Since he left the company, much of Byrne's blog has been taken up with extended narratives on those subjects, as well as other political conspiracy theories, including around the 2020 election. (Byrne did not respond to an interview request sent to a press email address tied to his blog.)
A retail business 'ignored'
Johnson had run Medici before taking over as CEO in 2019. He also served as president of the company from 2008 to 2013, giving him a deep familiarity with the retail business as well.
"When I came back, I could see that it had just been ignored," Johnson says of his thoughts on returning to oversee the retail division as CEO. "We had one business losing money, the other business spending money," Johnson said of Medici and the retail divisions. "That's a ticket to the poorhouse."
As Johnson tells it, he worked to narrow the company's focus. "In 2019, the company had 27 strategic initiatives," he said. "And 27 strategic initiatives is like having zero strategic initiatives." He worked to recenter the company on the nuts and bolts of online retailing, like pricing, product findability, and customer adoption of the company's mobile app, the latter of which is a priority for 2021.
Johnson also had a different management approach from his predecessor. "One thing I realized was, the executives were looking down at the end of the table where I was to make a decision," Johnson said. "We'd had a founder-CEO for two decades, who … made all the decisions."
Instead of issuing commands from the top, he tried to "make really clear where we want to go and now let people figure out how to get there," Johnson said. "People love to be empowered. They love to have control over what they're doing and work harder when they feel like they can."
Learning to buy furniture online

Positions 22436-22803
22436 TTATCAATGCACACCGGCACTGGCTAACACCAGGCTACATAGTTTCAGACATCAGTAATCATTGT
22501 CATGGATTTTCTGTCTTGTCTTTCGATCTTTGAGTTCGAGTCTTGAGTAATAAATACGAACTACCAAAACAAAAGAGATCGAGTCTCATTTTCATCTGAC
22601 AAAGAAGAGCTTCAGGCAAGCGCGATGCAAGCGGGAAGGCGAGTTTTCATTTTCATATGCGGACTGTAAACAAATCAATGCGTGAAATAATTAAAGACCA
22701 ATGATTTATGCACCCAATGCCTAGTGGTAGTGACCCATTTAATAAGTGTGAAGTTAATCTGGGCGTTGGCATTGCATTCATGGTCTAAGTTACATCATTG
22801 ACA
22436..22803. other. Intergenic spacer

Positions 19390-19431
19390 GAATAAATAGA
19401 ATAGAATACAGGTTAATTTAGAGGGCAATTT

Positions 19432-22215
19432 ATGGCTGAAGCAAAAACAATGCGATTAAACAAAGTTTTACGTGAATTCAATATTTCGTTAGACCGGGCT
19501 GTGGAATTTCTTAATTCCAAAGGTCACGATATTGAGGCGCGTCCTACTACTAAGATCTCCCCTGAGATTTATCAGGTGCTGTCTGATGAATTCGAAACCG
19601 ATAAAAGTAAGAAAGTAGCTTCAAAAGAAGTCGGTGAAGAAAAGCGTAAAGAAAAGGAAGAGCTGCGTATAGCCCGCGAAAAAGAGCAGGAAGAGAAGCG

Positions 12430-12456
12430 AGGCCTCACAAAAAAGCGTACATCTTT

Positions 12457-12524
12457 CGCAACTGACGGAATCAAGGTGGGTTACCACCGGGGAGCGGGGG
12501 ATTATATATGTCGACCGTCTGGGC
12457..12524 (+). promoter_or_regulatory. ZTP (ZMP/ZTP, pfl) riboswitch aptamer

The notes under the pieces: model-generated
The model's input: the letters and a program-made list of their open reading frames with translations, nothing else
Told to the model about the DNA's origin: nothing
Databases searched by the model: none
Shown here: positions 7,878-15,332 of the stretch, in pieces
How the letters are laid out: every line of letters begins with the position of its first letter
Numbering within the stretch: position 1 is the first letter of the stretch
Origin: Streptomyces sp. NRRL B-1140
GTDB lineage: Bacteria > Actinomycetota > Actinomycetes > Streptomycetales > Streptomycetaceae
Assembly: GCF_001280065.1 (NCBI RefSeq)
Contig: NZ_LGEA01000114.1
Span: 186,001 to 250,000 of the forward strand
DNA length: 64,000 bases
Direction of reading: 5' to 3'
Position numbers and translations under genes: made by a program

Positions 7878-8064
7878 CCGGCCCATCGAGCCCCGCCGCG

Months into Johnson's tenure as CEO, the world changed dramatically: COVID-19, stay-at-home orders, store closures and dizzying e-commerce growth. That growth applied to the home category as well, as consumers took to the internet to furnish home offices and redecorate the places they were indefinitely stuck in.
Johnson is confident that both the expanded interest in home goods and the shift to online purchases of home products is here to stay. "At the beginning of 2020, 23% of purchases in the home furnishings space in the U.S. were online. Now it's 35%," he said. "We think that sticks, just like two decades ago people figured out how to buy books online, and a decade ago it was clothes."
Some analysts agree. "The convenience of getting home merchandise online — there's some stickiness to that," D.A. Davidson analyst Tom Forte said in an interview. "Shopping for home goods in physical stores is a pain in the neck. You don't walk in and out of Ikea in two minutes. There are a lot of reasons why home e-commerce is having its moment."
Forte points to the focus on homes since the pandemic, movement to the suburbs and multiple rounds of economic stimulus, as well as how online players, such as Purple, "taught" consumers to buy furniture online "sight unseen."
Others are skeptical that the boom is sustainable. Neil Saunders, managing director with GlobalData, said he believes e-commerce is on a new trajectory since the pandemic began but added, "The thing I find more concerning is not so much where products are sold but how many products people need to buy."
Home goods and even retail broadly speaking had a surprisingly good 2020 (with notable category exceptions like apparel). Transfers in spending from experiential purchases like tourism and eating out helped lift purchases of goods, including home products, as consumers outfitted remote offices and classrooms.